Is this yet another example of the ‘post-truth’ age of politics we are currently living in?
By affirming that there is no turning back from Brexit (whilst knowing very well that there is), the PM is actually trying to make it the case: she is performatively using her normative authority to transform a (legitimate) political stance – that there should not be turning back from Brexit now – into an empirical fact – that there is no turning back. She is not just saying something, she is doing something. And when this is done against a factual truth – that the UK government can legitimately halt the Brexit process at any point in time before the article 50 deadline, it constitutes an unacceptable operation in a democratic system. Such an operation obliterates the very idea of ‘truthfulness’ and seems to hinge on cognitive biases that sometimes even lead to reinforcing misperceptions in spite of fact-checking (‘backfire effect’). And when it is conducted from a position of authority such as that of Prime Minister, one can only wonder the impact it will have in shaping the public narrative of the upcoming election.
In other words, when political ‘expediency’ uncritically supersedes historical and scientific truths or factual accuracy, and no one over mainstream media seems to even blink an eye about it, any constitutional democracy is in real peril. The ‘epistemic circumstances’ of democracy cannot be easily discounted without relinquishing the idea that the outcome of the democratic process will be ‘the best possible’. It (most likely) won’t. We have been witnessing this in a number of occasions over the last couple of years. And such a worry becomes even more pressing in the context of a democratic system where strong formal constitutional limits are missing. The Brexit referendum should be a prime example of this phenomenon: when one of the official campaigns is allowed to put forward blatantly misleading statements about Turkey’s accession to the EU, or about the UK’s contribution to the EU budget that could be redirected into the NHS – where, in one word, voters are utterly mislead and this is not somehow officially sanctioned – the democratic legitimacy of the outcome can be reasonably questioned.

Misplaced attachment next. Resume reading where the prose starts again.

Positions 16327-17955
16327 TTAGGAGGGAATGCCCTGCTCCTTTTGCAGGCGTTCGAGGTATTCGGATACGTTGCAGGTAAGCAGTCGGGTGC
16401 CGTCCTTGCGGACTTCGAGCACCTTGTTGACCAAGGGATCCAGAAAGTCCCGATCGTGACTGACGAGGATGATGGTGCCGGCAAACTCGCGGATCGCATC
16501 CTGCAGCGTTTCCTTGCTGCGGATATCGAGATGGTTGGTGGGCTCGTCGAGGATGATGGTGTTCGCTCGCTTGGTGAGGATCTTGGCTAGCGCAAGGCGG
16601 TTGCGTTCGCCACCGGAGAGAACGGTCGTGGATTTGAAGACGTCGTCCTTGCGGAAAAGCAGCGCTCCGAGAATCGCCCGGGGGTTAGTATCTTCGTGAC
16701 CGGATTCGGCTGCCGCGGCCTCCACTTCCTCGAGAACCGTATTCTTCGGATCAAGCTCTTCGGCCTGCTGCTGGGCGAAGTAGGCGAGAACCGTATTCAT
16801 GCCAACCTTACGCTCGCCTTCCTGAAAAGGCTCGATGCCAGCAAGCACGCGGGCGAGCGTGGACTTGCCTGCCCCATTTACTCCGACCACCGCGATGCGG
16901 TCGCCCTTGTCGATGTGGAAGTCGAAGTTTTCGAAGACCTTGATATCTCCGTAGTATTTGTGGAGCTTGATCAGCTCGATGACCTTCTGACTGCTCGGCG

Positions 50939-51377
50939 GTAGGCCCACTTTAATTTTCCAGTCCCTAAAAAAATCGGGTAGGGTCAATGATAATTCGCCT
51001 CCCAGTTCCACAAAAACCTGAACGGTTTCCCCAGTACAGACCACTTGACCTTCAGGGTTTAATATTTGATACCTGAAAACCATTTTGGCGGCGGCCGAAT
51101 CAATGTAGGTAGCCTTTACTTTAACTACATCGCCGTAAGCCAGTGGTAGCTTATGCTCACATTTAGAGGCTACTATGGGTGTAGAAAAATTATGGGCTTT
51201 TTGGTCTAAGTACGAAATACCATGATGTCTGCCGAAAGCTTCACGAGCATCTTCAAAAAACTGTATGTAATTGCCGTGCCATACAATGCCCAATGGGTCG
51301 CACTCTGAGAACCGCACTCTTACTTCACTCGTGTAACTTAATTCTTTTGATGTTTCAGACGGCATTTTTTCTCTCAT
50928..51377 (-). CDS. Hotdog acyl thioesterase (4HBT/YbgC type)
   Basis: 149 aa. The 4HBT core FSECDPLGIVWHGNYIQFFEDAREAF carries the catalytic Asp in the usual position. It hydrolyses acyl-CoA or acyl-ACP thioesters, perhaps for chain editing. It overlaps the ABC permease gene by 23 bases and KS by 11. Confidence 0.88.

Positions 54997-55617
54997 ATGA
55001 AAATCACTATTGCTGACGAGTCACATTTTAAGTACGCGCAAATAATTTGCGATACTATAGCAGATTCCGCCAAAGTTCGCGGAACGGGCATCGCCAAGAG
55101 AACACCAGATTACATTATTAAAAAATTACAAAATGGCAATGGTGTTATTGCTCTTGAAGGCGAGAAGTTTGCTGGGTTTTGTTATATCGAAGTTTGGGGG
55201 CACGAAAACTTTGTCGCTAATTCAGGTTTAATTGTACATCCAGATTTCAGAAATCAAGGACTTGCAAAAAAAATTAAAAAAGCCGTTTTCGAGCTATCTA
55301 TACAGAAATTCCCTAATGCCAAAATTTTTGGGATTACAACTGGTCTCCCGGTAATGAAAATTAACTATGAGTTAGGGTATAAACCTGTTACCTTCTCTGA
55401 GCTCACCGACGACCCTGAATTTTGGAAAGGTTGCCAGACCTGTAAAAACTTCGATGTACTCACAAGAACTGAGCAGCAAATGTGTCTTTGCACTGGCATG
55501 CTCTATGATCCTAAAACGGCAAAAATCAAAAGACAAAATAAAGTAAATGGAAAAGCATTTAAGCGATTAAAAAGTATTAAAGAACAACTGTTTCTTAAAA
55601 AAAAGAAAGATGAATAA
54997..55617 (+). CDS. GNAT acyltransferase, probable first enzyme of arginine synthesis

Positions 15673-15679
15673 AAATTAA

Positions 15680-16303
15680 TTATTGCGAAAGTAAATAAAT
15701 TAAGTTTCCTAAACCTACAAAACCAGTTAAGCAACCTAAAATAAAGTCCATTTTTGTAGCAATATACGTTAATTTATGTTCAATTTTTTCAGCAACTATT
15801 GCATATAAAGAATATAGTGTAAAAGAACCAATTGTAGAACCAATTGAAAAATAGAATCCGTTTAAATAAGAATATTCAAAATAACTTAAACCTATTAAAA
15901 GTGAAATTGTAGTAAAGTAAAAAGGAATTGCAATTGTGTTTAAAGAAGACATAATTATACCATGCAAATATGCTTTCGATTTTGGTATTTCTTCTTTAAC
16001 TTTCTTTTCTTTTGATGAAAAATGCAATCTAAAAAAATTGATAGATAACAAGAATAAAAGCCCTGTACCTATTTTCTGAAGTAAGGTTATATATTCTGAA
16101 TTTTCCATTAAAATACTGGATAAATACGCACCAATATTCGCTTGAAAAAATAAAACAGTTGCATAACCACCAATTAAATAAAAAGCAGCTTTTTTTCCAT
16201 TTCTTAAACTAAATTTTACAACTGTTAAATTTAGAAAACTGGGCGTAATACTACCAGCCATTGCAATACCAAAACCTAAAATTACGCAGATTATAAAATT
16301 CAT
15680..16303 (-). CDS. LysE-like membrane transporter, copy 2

This is possibly the biggest challenge for political theorists and philosophers nowadays: how to defend democratic processes in light of the utter disregard by many actors for the very epistemic circumstances – scientific method, historical accuracy, deductive and inductive logic, and so forth – that constitute them. On the ground, all those interested in defending democracy and its values should refuse to countenance the transformation of blatant lies into accepted public narratives that can shape the outcome of the elections. Let’s begin with the idea that British voters cannot ‘turn back’ from Brexit. For a start, anyone with legal expertise – students, professors, lawyers, journalists, and every knowledgeable people – should explain to his or her friends, relatives, and colleagues why this is not the case. Set the record straight, and from there discuss what the best option for the UK might be. I would argue there is a civic duty to do so.